Category Archives: Our Story

History Professor Dr. Donna Bohanan to Present the Final Lecture

A professor known for making history come alive, one student says Dr. Bohanan teaches like she is telling a story.

“I valued the time she spent teaching my class every morning and the things I learned from her,” former student Lisa Robison says.  “She was one of my first and favorite teachers at Auburn.”

On Tuesday night, Dr. Donna Bohanan will be honored for her service and dedication to Auburn students at this year’s Final Lecture.  The Final Lecture is an opportunity for Auburn students to honor one outstanding professor for teaching excellence.

This award is unique because professors are nominated by students, and the honoree is chosen by a popular vote.  The chosen professor is asked to speak on a topic of his or her choice.

Especially if you had the opportunity to take one of Dr. Bohanan’s classes, come to this event and show your appreciation for one of Auburn’s best professors.

“Let’s use this Final Lecture as an opportunity to show Dr. Bohanan that her hard work has paid off and that she has touched the lives of students in a meaningful way,” says Patrick Michael, AVP of Academic Affairs.

The Final Lecture will take place on Tuesday, April 8 at 7 p.m. in the Foy auditorium with refreshments to follow.

Living Out Her Platform

Elections are over, and the concourse has quieted down. You elected brand new officers based on promises of change, improvement, or leadership, fully expecting these promises to be fulfilled

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Miss Auburn is no exception. She is elected each year based on a platform and a passion for something, and she does not abandon this passion to tend to her other duties as the official hostess of the university. She embraces new opportunities, new connections, and new resources to carry out the very platform that got her elected.

Miss Auburn 2013, Tara Jones, set a perfect example of how to use her leadership to bring her platform to life. Tara first stumbled across the fact that nearly 1 billion people in this world don’t have access to clean drinking water when she was sixteen years old. When she came to Auburn, Tara became involved with the Student Government Association and an organization called Innovative Humanitarian Products Organization (IHPO). IHPO consists of engineers that are passionate about “developing products for the developing world”. These engineers made water purifiers to send to third world countries. Tara’s marketing and grant winning efforts with this organization were helping women and children across the world.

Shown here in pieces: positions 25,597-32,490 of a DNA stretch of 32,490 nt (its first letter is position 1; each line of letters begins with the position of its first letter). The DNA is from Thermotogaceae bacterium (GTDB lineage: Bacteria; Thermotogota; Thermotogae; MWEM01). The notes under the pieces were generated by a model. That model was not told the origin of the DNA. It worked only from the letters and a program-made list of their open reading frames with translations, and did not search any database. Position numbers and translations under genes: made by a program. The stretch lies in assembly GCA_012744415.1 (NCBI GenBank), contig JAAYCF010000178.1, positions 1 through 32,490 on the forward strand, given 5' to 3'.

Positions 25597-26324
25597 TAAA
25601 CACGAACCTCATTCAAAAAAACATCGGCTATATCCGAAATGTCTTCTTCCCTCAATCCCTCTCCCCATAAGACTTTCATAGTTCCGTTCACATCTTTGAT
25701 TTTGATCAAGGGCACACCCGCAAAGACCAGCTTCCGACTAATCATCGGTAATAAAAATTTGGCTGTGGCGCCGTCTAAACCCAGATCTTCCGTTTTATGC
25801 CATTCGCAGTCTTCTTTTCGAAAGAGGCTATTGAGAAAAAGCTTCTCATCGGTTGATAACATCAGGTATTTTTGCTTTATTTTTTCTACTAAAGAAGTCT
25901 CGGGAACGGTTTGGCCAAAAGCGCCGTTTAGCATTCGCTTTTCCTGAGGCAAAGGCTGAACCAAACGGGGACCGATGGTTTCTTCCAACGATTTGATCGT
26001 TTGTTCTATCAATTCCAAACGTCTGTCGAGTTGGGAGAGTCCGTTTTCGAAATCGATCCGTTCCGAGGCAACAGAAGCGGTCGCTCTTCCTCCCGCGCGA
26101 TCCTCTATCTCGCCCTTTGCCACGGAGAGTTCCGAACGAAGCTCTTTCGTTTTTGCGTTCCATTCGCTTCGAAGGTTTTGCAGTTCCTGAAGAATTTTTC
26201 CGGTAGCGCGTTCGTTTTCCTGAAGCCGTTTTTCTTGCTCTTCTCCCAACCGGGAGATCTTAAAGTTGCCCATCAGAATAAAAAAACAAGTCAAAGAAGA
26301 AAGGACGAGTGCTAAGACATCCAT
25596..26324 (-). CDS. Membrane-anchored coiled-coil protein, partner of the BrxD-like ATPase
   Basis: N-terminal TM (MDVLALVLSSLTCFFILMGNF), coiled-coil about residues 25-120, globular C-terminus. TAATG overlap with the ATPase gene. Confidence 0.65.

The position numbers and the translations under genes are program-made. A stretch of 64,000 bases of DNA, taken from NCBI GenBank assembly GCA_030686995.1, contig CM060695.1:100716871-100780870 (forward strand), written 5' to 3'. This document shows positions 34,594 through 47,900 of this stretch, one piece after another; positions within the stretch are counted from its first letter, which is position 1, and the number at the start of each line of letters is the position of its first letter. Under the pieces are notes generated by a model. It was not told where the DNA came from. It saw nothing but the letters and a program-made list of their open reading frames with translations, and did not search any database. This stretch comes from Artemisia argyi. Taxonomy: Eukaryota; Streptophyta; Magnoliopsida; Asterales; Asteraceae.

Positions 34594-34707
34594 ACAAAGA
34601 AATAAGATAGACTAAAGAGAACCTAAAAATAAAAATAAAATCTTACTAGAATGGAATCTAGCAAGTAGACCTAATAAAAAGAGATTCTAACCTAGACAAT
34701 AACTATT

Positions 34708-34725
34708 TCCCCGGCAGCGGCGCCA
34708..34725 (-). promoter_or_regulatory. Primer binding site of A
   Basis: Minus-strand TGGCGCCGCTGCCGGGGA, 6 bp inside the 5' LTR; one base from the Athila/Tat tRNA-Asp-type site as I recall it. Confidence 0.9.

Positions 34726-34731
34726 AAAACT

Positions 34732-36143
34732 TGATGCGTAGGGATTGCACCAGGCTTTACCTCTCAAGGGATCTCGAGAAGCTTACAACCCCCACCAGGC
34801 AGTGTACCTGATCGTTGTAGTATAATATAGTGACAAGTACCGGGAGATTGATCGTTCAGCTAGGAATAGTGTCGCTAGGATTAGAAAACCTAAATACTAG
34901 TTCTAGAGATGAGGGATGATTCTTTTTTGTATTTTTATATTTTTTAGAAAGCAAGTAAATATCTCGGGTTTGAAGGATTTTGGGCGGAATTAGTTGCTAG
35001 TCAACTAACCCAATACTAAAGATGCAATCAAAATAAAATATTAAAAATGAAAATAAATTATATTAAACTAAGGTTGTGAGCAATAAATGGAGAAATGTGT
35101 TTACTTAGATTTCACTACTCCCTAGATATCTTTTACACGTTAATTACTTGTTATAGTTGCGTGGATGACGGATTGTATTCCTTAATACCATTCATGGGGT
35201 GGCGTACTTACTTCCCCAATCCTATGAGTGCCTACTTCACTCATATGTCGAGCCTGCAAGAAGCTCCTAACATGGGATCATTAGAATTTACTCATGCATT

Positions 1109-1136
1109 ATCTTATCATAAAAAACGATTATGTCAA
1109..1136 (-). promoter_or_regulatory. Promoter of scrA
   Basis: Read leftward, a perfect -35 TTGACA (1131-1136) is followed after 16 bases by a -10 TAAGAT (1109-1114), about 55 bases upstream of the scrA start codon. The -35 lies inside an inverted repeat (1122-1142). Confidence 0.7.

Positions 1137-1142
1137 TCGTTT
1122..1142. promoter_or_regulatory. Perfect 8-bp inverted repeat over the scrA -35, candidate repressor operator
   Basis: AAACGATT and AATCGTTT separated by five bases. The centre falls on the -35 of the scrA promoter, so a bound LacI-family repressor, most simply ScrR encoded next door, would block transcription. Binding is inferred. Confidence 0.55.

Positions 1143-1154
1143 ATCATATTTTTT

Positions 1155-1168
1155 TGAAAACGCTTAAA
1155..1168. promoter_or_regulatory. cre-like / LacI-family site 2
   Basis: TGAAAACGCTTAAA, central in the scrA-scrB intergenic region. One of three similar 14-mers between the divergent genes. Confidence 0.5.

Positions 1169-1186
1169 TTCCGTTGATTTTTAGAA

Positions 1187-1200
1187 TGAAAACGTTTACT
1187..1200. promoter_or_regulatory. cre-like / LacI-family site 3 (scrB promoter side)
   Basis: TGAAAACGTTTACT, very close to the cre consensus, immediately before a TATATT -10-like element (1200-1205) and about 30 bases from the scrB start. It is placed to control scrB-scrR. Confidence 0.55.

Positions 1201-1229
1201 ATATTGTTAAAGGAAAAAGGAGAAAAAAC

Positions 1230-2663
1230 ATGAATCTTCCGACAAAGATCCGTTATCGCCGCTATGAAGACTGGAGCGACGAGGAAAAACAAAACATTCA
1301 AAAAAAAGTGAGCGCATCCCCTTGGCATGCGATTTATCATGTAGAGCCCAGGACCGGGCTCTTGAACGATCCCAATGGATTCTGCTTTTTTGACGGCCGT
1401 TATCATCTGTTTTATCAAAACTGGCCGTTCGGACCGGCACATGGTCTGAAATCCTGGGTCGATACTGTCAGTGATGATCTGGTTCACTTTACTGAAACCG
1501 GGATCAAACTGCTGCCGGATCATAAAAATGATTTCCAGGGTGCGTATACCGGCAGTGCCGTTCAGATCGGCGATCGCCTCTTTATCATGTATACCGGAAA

TaraLast spring, Tara was presented with the opportunity to run for Miss Auburn, where she saw her passion meet a greater purpose. Her team spent all of their efforts that week raising money and doing justice for the water crisis. She doubled her goal of $4,000 and gave clean water to villages most Auburn students will never even visit. Auburn students were inspired by Tara’s dreams of ending the water crisis, and elected her as Miss Auburn.

You can summarize Miss Auburn’s role in one word: influence. She influences visitors by being a positive, welcoming face has a hostess of Auburn University. She influences campus activities while serve alongside the SGA1 President and executive team. She influences faculty, administrators, and the community as an honorary member of the War Eagle Girls and Plainsmen. Lastly, she influences freshmen in her FLP group to turn her platform into action and become great leaders.

This past summer, a new Freshmen Leadership Program group was formed- Auburn for (WATER). According to their mission statement, Auburn for (WATER) “strives to passionately and proactively serve the world around [them] by educating Auburn University about the crisis that exists regarding the scarcity of clean water.” They serve others while seeking to “humbly lead [the] community towards a bigger goal and inspire others to join [them] in living out the creed.”


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The former Miss Auburn works alongside Director Mark Price and Assistant Directors Paige Serzen, Bradley Luptak, and Sarah Sawyer to lead a group of 45 freshmen. This outstanding group of freshmen went from not knowing each other at all to becoming friends working together to change the world. As the first group ever on Auburn’s campus to be completely focused on the world’s water crisis, they dove in headfirst. Under Tara’s leadership, the group spent months researching and learning about all aspects of the issue, focusing on awareness and fundraising. Ryan Brown, freshmen in Auburn for (WATER), tells about Miss Auburn’s influence on her experience. “I have always been a little shy,” she explains. “Tara has really inspired me to stand out and be a leader. She is so passionate about Auburn for (WATER)- it’s contagious!”